Yeah I’m really big on authenticity and some people aren’t. I don't necessarily think that you have to be authentic, that’s just stupid, but for me, you do. I think some people don’t think about what they’re doing until it’s too late. I think when the spotlight is on them and they are conscious of the fact that they have trod in water that's a little bit too deep, then they start coming out with even bigger bullshit. It just snowballs. It turns into a really depressing spectacle and something that's just not inspiring.

Does authenticity then outweigh the reach of the message? Is it more important to be authentic or to reach more people?

I think with authenticity everything else clicks into place. The rhythm. How can I put this? The whole thing. The energy becomes complete. If you are pretending, if you are doing something that doesn't suit you, then everything becomes unrhythmical. You’re just out of sync. It’s like watching someone that can’t dance at a wedding. You’re just like, what the fuck are you doing? So that's how it is. You are as one if everything is connected under the message that you are trying to bring over to the audience. Knowing yourself, not necessarily authenticity, but it comes with knowing yourself, it comes with being honest with yourself, it comes with recognising what you are passionate about, within the thing you are creating.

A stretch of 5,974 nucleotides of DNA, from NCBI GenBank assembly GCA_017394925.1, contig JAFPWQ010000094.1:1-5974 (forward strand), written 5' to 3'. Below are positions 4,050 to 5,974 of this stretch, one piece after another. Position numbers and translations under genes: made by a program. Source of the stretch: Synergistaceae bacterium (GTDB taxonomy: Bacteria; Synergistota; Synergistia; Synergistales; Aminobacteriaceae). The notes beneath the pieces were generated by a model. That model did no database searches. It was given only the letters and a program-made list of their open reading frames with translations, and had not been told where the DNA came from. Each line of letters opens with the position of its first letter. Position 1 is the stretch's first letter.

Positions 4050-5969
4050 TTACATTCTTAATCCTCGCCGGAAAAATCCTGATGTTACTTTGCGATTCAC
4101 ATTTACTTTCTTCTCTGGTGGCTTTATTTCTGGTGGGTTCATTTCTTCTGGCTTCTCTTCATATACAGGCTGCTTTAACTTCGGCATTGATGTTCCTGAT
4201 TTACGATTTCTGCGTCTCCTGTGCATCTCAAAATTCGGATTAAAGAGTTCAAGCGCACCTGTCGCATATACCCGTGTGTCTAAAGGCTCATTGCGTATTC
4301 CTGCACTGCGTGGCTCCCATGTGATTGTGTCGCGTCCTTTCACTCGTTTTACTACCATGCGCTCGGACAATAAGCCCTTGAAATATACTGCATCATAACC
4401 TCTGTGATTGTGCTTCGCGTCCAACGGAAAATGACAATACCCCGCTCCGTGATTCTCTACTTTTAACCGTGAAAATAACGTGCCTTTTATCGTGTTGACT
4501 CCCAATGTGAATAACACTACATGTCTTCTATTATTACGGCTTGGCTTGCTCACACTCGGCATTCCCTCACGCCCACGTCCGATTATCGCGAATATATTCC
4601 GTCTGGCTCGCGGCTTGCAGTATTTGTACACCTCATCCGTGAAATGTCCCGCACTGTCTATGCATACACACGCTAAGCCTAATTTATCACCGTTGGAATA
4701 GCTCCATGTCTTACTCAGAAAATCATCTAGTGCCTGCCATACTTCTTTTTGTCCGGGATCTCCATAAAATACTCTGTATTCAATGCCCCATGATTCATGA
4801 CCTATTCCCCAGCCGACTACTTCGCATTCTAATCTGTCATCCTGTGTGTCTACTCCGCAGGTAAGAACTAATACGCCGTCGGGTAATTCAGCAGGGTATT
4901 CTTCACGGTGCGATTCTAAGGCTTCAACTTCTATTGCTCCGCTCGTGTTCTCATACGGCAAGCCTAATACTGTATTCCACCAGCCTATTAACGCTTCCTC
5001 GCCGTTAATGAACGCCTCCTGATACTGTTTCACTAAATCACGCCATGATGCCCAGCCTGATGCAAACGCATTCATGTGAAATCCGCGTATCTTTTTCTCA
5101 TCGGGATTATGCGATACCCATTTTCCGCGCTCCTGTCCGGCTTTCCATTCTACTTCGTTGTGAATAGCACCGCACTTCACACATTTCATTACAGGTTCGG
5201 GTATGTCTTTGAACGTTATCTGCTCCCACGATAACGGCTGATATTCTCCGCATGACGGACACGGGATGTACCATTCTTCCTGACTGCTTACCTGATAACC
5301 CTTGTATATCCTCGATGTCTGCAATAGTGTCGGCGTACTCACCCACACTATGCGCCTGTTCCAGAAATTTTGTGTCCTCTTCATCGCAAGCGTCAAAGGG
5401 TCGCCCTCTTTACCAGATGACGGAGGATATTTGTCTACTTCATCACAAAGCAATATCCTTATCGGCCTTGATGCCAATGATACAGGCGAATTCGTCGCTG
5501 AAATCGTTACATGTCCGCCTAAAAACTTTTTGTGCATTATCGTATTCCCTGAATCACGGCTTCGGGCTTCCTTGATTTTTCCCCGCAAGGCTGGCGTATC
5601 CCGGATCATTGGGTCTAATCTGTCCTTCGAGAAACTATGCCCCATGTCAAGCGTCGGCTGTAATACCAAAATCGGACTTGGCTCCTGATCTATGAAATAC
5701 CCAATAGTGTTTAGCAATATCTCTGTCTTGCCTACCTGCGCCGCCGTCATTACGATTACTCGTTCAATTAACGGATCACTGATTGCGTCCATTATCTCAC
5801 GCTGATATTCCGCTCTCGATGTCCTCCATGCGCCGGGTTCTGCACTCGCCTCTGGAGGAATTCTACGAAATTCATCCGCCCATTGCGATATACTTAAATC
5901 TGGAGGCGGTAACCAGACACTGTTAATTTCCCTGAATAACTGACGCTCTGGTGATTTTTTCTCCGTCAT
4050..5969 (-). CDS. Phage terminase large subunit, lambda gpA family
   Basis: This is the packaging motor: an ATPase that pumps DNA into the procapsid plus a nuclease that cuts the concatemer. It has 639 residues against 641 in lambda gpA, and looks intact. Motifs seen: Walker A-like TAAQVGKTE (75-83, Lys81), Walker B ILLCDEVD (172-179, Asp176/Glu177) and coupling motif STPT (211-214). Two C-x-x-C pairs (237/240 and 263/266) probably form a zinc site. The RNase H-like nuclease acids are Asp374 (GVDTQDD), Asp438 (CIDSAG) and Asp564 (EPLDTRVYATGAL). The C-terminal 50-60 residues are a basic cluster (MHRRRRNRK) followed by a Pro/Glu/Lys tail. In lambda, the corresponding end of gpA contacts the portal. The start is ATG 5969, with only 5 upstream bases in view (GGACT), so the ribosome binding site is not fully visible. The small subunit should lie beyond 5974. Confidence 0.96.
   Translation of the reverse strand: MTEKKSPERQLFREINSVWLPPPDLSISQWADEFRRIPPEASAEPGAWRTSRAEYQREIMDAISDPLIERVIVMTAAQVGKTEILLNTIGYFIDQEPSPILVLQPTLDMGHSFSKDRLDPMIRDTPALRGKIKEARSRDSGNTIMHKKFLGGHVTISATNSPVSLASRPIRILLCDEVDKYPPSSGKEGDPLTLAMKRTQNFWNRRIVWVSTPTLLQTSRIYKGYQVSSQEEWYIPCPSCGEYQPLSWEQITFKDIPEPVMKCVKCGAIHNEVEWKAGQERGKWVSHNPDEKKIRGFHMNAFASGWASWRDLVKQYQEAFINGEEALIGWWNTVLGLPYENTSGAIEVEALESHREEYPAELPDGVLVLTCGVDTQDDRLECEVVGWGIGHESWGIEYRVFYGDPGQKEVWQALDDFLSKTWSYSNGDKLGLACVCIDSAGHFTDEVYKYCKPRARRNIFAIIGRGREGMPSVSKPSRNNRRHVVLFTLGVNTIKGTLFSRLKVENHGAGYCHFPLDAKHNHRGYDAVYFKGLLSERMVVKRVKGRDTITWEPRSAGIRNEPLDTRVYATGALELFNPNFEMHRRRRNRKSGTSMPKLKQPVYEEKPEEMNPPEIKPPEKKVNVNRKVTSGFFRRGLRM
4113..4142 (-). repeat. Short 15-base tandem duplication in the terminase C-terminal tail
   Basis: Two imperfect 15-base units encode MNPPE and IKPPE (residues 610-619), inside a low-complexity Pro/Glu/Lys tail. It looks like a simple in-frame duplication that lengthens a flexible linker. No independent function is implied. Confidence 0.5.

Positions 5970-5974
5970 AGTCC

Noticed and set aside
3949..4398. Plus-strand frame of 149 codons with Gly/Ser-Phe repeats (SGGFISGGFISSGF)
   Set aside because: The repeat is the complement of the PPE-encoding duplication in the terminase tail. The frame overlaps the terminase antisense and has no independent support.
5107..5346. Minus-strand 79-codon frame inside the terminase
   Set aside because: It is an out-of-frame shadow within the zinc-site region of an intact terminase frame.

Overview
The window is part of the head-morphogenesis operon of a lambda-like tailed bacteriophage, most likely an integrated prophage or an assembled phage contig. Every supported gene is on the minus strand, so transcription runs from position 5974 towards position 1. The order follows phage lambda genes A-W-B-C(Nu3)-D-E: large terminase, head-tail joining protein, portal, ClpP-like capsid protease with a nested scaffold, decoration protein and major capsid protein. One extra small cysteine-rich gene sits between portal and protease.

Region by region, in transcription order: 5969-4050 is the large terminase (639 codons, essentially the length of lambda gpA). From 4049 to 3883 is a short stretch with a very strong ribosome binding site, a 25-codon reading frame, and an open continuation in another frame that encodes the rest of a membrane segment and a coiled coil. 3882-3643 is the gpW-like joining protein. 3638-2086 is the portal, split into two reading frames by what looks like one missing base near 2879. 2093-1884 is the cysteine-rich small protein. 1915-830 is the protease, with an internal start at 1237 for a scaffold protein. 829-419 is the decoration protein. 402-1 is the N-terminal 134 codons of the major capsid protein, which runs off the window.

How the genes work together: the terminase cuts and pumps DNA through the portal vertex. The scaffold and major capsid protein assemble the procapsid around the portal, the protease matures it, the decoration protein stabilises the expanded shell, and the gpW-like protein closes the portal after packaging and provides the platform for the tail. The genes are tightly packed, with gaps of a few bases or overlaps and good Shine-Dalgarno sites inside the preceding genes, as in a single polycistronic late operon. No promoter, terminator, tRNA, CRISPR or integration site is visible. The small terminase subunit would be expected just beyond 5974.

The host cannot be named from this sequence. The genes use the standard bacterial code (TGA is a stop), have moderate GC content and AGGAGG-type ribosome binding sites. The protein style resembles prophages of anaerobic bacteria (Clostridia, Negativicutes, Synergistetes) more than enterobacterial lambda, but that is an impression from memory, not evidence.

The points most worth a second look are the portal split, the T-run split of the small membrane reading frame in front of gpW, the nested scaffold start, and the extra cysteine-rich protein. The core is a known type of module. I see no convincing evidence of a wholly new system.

The current situation with the pandemic feels like a big political moment we’re in and over there in the UK. Boris survived, for better or worse, but what's happening over there and how is that affecting people?

Well the press is obviously very biased and working towards the government. Most of the press. Papers like The Guardian are bringing out more critical pieces. But in saying that, papers like The Telegraph, which is very Tory, have started criticising the government's performance. In the sense of supplying the country, the NHS, everything else, with what it needs at the minute. I'm not sure how it will all play out but a lot of people are still convinced that Boris is doing a good job. Obviously the election was a massive landslide. There's a massive divide in England because of Brexit and I think this will harden that divide. I can't stand people that voted for the Conservative Party. I can't stand people that voted Leave. I automatically hate them. So the thing about it is that they won in the sense of dividing us. They’ve created a massive shit show. Whether or not they will succeed in maintaining an economy that works toward the elite remains to be seen. Something could happen who knows. But he's probably the worst Prime Minister in UK history. History won't be kind on him. Y’know, he’s a fucking idiot. He's an absolute fucking idiot.

In 'Tweet Tweet Tweet' you say “fuck my country lob it in the bin” – is there anything in your mind that can save the UK? Are you totally anarchist at this point? What do you want to see happen?